indias renewable energy plants not bird friendly - India’s renewable energy plants ‘not bird-friendly’

India’s relentless pursuit of a stated goal of producing 450 gigawatts of renewable energy by 2030 may be taking a toll on endangered bird populations, a study suggests.

The study highlighted bird mortalities, especially that of the highly endangered great Indian bustard (Ardeotis nigriceps), resulting from contact with power lines in the Thar Desert. A renewable energy hub, the Thar supports 14 threatened and 65 migratory species that populate the Central Asian Flyway, a geographical corridor used by migratory birds.

Concentrating on an area spanning over 42,000 square kilometres of the Jaisalmer district of Rajasthan state, the study found that wind turbines and solar farms have, over the last decade, spawned 1,700 kilometres of power lines criss-crossing the desert.

According to the study, the Thar Desert represents a conflict between electricity supply and conservation. “Arid ecosystems of India, marginalised as wastelands, are used for renewable energy production resulting in rapid expansion of overhead wires. Since renewable power is considered as ecologically benevolent, its expansion has been facilitated by leniency in environmental clearances,” the study said.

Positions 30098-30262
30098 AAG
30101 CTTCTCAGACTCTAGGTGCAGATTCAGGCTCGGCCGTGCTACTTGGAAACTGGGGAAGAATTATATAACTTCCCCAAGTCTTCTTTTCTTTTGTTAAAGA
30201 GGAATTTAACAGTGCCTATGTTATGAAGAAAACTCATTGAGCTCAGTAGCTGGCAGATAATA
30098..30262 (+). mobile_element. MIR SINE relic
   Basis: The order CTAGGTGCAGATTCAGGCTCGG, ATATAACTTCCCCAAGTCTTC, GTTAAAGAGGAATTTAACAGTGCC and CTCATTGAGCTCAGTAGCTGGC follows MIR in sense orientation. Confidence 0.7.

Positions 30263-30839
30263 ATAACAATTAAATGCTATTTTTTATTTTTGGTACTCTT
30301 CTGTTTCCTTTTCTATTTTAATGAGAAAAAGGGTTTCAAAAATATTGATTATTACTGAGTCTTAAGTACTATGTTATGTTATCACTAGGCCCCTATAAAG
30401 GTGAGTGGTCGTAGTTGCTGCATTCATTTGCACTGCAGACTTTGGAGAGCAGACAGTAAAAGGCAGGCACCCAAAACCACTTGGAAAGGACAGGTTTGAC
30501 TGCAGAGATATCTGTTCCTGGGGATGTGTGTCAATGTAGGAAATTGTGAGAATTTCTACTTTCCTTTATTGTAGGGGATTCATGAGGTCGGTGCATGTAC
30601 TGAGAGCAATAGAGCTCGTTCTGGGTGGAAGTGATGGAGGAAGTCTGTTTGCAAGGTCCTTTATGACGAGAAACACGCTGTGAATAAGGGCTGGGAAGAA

The great Indian bustard will, without doubt, be one of the first large species to go extinct in modern India. It is an irony that this extinction is being accelerated by green infrastructure.

Abi Tamim Vanak, associate professor, Centre for Biodiversity and Conservation

Large-bodied birds such as the great Indian bustard, a resident of the Thar Desert, are particularly vulnerable to power line collisions due to narrow frontal vision and heavy flight, says the study which estimates about 88,000 birds die each year in the area surveyed.

“The population viability analysis revealed that the Great Indian Bustard is at imminent risk of extinction due to power line mortality,” the study said.

Yadvendradev Jhala, one of the authors of the study, says that burying cables in certain locations is the best solution, adding that it is technically feasible. “All other cables need to be fitted with bird diverters on all conductors within bustard habitats,” he tells SciDev.Net.

Thanks for reading to the end of this story!

We would be grateful if you would consider joining as a member of The EB Circle. This helps to keep our stories and resources free for all, and it also supports independent journalism dedicated to sustainable development. For a small donation of S$60 a year, your help would make such a big difference.

Find out more and join The EB Circle

Back to: Back to: Phuket Hotel Deals Property Blog Home Asia Echo & Wildlife